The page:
Dombey and Son #1

I am again reading Dombey and Son by Charles Dickens.  When I started on my Dickens binge about fifteen or twenty years ago, the first work I read was Dombey and Son.  I didn’t much enjoy it.  I didn’t get it. 

The story is about a completely self-absorbed, successful businessman who fixates on the fame of his company, Dombey and Son.  However, to make his fantasy complete, he needs a son.  His firstborn, a daughter, is of no use to him, doesn’t even exist (as far as  he is concerned) except as one who gets in the way.  And yet this daughter is a saint.  Out of the dry, rocky ground of emotional abandonment, a flower blossoms.

When I first read Dombey and Son it seemed too fantastic to me that love would take hold in the heart of one so despised by her only parent (mother having died as a result of the birth of her brother, who himself lives only long enough to complete his first year of schooling).  

At the time I first read Dombey and Son, I was of the raise-up-your-child-in-the-way-he-should-go school.  Like Job’s comforters, I thought the lines of cause and effect in relationships were pretty clear: Good, loving parenting produced good, loving children; troubled children came from….[I wouldn’t have actually said it, but I thought it].  That’s why I didn’t get Dombey and Son.

Reading Dombey and Son a second time, now that my children are raising their own children, I see things differently.  Maybe I get it more.  Maybe the lines of cause and effect, while still important, are much more convoluted, interrupted, and influenced by the inner workings of the child herself and the Grace of God and the mysteries of free will than I had ever imagined.  Maybe the inner workings of the child, her dispositions and her choices, her responses to her perceptions and interpretations of what is going on around her (regardless of her parent’s good, evil or indifferent intentions), maybe these inner workings of the child have as much (or more) to do with who a child becomes as do the quality of the parental nurturing and other circumstances in which a child finds herself.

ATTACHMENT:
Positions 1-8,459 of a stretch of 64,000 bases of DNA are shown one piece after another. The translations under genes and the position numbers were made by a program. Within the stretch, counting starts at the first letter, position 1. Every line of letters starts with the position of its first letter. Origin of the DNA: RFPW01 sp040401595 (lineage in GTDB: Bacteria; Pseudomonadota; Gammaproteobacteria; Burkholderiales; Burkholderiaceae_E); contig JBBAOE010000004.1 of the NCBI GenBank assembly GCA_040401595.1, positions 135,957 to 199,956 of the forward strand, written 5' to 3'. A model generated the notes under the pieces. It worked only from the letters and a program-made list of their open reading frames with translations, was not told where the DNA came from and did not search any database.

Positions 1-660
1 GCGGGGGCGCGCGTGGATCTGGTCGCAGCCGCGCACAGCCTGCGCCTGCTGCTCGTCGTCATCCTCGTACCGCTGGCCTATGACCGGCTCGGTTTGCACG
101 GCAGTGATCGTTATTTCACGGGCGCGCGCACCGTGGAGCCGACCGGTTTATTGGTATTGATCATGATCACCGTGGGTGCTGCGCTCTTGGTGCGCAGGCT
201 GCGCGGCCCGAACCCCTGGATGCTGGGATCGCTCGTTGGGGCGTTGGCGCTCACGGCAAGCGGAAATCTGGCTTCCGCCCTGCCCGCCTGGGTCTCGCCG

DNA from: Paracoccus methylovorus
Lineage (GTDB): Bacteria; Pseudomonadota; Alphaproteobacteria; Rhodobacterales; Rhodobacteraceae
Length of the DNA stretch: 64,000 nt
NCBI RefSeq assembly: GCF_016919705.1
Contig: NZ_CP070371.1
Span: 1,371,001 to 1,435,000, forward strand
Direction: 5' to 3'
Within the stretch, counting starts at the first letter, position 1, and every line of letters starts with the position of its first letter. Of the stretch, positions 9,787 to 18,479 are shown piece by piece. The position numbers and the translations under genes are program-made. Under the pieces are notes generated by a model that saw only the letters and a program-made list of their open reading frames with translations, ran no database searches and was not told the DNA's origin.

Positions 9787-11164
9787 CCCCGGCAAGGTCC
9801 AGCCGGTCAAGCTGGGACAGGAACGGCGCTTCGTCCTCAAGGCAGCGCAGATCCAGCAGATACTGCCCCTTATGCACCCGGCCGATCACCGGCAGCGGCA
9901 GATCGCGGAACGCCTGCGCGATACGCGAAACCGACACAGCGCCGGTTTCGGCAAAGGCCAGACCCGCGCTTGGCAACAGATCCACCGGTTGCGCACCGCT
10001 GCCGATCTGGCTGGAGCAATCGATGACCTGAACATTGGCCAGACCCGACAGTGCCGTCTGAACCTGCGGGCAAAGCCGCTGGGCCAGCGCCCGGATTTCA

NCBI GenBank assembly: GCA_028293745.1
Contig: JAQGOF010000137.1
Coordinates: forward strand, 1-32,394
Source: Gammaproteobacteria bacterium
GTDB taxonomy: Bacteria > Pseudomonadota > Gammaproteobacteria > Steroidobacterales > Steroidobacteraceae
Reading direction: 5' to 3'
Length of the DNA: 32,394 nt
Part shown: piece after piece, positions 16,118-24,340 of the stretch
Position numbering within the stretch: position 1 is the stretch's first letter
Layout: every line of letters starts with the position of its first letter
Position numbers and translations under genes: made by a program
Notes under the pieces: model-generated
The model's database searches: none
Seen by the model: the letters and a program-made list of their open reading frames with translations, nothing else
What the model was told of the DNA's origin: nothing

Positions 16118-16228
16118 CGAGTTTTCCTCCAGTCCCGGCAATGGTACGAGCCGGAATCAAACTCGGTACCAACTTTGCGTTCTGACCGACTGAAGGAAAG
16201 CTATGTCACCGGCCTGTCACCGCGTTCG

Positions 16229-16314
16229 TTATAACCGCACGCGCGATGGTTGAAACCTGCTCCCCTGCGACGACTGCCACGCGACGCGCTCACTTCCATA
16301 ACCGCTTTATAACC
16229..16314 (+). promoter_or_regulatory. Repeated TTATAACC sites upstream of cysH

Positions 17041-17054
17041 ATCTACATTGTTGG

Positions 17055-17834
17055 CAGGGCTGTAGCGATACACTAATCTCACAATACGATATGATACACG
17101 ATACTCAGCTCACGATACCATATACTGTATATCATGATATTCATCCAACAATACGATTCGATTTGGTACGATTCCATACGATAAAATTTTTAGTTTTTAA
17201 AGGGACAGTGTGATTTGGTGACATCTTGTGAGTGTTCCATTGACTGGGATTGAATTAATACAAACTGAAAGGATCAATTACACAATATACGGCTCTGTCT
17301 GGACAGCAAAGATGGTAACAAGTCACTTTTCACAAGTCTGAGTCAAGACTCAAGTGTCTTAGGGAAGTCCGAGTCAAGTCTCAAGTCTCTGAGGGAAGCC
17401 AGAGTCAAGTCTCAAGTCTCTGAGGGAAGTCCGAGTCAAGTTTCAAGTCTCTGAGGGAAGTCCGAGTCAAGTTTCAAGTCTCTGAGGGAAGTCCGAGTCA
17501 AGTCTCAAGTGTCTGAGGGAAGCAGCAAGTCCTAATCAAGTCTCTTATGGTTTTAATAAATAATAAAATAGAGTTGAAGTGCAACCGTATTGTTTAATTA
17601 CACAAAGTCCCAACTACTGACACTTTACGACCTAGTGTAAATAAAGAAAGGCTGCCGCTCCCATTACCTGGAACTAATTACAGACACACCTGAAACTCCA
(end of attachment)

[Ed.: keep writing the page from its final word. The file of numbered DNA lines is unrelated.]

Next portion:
This is not to say that parenting is irrelevant–clearly it is not.  Rather, it is to say that parenting, even very good parenting and advantageous social and economic circumstances only provide a context, a soil if you will, in which the seed of the child grows.  But then children are not seeds.  Children are human beings who make choices, who interpret, who assume, hope, doubt, believe.  Children are very complicated seeds planted in very complicated soil.  The lineaments are not easily traced out.

One aspect of a child’s inner workings is her openness to God; or rather, her openness to dependance on God, openness to receive from God.  In Dombey and Son, Florence, the saintly yet despised daughter, prays: “it is the pouring out of her full heart,” Dickens says.  And in her prayer, the finite world of her temporal circumstances opens to take in light and comfort from another realm.  

Florence’s family certainly provides no sterling example of prayer or godliness.  How she learns to pray and receive help from God is a mystery.  It’s always a mystery.  Similarly, many a child raised in a pious family never really seems to get prayer.  Some do later in life.  Some just fake it.  Some don’t even try.  This too is a mystery.

That flowers can grow out of the scorched earth after a forest fire is amazing.  That a saint can come from the barren field of parental neglect is even more amazing.  But then, isn’t it amazing that anyone in this world is saved, that anyone in this world exhibits the qualities of the next?

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